Haibun for spring song

The dverse prompt is birdsong in a haibun. If you’d like to join in, this is the link.

The songs are short in the winter months, though the thrush thrills without a pause and the crisp air is loud with calls of crows and magpies, the chatter and clatter of woodpeckers and jays. But as the year turns the birds tune in. Great tits and warblers, chaffinches and robins, and though the mornings are for the thrush, the evenings swell with blackbirds’ song. Now that spring is full and sweet, the chorus is complete, loud and rippling, floods of notes, the nights are rocked with the cradle music of nightingales, mornings by the woodwind wake-up tones of orioles. And flickering to their own unmusical twitterings, swallows bank and weave in the first sun.
Wind in the leaves
water rippling over stones
magic in bird throats.


Into the dark, the robin sings

Photo©Brian Robert Marshall


Into the dark, the robin sings,

Notes fall sweet as summer-ripe fruit,

Crystal clear, a cascade of song.


Autumn gathers like storm grey cloud,

Days grow shorter; the wind blows cold,

Into the dark, the robin sings.


Muttered voices call in the gale,

Waves pound on the distant strand, yet

Notes fall sweet as summer-ripe fruit.


The world is turning; the night begins,

Still robin pours from tiny throat,

Crystal clear, a cascade of song.

Last songs


Though blackbird’s song is hushed, his eye’s still bright,

Searching through dead leaves while lasts the light,

The wind blows brusque and sharper every day,

No ruffled feathers keep the cold away.

Ripe fruit falls and bruises on the ground,

Too late for wasps, leaf fall the only sound.


From summer-weary birch tree boughs I hear

The robin’s song of notes, as sharp and clear

As icy water trickling in a rill,

As starlight glittering on a snowy hill,

Reminding me, sure as night fades at dawn,

That this sweet summer too is almost gone.

Microfiction: Chorus

For Ronovan’s Friday Fiction. The prompt is a concert.


It had been the longest night, of a fitful, light sleep between bouts of wakefulness. Each time she surfaced, the stab of pain had made her gasp. It had been the first night she had slept alone in years, and her body could not believe that he was not there. The space howled, the sheets tossed like an angry sea, and her hand reached out involuntarily as if it expected to find his warmth, that it had all been a mistake. But the night air moaned and muttered with his last words and she knew that those words could never be taken back. Even if she had wanted to forgive him, his pride would not swallow them.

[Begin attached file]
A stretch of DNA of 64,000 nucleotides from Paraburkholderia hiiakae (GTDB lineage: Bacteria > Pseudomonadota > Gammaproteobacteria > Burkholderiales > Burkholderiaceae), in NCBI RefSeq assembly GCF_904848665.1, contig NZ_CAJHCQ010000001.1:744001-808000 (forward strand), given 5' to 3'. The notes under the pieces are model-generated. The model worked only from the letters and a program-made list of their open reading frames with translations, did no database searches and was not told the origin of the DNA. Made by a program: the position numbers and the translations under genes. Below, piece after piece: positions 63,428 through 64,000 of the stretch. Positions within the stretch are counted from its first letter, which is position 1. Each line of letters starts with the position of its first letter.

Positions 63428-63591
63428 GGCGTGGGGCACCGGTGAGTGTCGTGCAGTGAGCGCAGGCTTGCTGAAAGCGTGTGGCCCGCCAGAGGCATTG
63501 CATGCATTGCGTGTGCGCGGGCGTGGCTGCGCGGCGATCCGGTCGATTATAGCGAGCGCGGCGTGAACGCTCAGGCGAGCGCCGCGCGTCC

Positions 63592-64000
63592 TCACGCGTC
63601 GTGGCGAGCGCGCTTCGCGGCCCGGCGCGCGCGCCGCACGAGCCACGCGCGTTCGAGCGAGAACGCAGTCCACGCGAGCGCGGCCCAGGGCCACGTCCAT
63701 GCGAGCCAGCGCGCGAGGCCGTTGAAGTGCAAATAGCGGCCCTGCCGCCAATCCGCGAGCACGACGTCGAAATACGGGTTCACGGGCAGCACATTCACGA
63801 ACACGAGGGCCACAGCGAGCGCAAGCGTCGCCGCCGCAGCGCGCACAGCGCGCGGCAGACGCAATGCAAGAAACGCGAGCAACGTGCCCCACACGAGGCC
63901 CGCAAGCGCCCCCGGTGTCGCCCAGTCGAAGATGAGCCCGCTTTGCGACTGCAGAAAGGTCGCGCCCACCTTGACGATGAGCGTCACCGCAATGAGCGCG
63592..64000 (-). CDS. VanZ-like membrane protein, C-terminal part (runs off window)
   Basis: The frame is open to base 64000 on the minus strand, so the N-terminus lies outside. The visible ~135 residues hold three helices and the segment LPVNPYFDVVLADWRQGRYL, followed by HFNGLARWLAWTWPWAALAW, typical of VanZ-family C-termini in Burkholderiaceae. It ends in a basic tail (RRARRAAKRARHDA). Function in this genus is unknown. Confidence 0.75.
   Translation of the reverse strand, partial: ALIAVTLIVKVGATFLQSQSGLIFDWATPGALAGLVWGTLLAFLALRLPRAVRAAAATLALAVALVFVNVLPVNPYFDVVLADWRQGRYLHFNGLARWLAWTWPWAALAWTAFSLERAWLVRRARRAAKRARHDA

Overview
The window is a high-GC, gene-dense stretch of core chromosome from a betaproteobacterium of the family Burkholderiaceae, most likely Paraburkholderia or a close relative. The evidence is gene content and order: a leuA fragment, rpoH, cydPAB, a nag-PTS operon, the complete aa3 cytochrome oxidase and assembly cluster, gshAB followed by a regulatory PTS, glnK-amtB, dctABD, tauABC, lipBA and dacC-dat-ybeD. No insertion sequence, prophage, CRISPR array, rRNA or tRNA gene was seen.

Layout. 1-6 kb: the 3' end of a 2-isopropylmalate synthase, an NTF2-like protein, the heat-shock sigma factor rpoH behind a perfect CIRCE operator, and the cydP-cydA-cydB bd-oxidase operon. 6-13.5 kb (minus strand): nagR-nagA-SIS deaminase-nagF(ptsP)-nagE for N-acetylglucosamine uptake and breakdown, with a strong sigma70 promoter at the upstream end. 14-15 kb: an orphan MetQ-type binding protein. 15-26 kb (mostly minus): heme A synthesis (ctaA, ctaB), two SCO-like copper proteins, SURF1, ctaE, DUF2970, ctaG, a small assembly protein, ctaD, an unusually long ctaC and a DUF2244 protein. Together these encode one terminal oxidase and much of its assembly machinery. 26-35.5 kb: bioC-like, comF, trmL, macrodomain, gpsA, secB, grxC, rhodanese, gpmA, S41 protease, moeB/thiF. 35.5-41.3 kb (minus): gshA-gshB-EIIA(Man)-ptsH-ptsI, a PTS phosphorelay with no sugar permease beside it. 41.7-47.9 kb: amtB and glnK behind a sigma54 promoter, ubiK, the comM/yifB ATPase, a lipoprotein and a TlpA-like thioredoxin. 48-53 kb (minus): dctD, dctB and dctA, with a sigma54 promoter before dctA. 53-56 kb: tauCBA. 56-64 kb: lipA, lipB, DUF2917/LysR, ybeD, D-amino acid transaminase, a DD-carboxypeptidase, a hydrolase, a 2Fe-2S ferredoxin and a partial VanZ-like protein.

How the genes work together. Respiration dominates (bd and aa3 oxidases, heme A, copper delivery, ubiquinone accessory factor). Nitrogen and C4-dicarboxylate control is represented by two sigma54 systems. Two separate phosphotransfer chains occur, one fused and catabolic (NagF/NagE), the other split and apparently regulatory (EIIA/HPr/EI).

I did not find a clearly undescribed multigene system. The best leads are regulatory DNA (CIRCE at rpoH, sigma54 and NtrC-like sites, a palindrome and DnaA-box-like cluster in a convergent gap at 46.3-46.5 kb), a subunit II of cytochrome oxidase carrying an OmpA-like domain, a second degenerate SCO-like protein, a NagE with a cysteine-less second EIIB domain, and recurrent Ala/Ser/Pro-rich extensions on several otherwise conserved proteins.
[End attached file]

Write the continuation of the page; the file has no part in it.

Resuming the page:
Grey light fell through the cracks in the shutters and there could be no more pretence that there was still time for him to come home. The night was over, and he had not returned. He had gone where he had said he would, to those warm arms and fluttering, diaphanous smiles, all pulpous mouth and no words. As the light increased the hurt grew. She flung back the sheets and stumbled to the window, her back to the bed and the empty room. She raised the latch and pushed open the shutters onto a calm morning, lusciously damp and green. He had taken everything, she thought, even her pleasure in the secret dawn. Her mouth pulled into a tight, bitter line and she stared down into the garden angrily, as if she expected to find broken pieces of her heart lying among the flowers.

Then, slowly, hesitantly, the first bird piped the opening notes of its morning song. In the birch trees, the finches gathered, bright feathers catching the light, and the blackbird was joined by another, then the robin and the wagtails, the redtails and the tits, until the air throbbed and rippled with music. The tight line of her mouth loosened and she smiled. He hadn’t taken everything after all.

Drink, said the muse

A poem for Margot, the queen of blackbirds, whose Easter eggs hatched over the weekend, inspired by the Secret Keeper’s writing prompt. This week’s words are:



Drink, said the muse and you will know,

Look for the flame-lettered sign on the wall.

I own I saw no great symbol there,

Or tasted honey in that cup at all.

Watch my lips, said the priest, and believe,

The test of your faith; you must take my word.

I own I saw only a puppet leer,

And the wind in the reeds was all I heard.

The blackbird sings when the spring buds burst,

He sings his heartsong in a voice so clear.

I own I see roses in the sweet notes falling,

And the scent of pure love in what I hear.

Drink of this potion and know the answers,

Blown in the breeze as it ruffles the sedge,

Caught in the dewdrops that spangle the roses,

In blackbird’s sweet voice as he sings in the hedge.

The blackbird

A bit of self-indulgence for one of my favourite birds.


You sang your small heart to the summer,

Filled the woods with an endless song.

The soul of the orchard and hedgerow,

Your magic swelled all summer long.

But you wore out your heart with your singing,

Your brittle bones failed, not your art,

Winter’s white hand took your sweet songs,

And its cold fingers stilled your warm heart.

The roses have withered and fallen,

You have flown to the Islands of Bliss,

Where blackbirds still sing in the rose trees,

In that world so much gentler than this.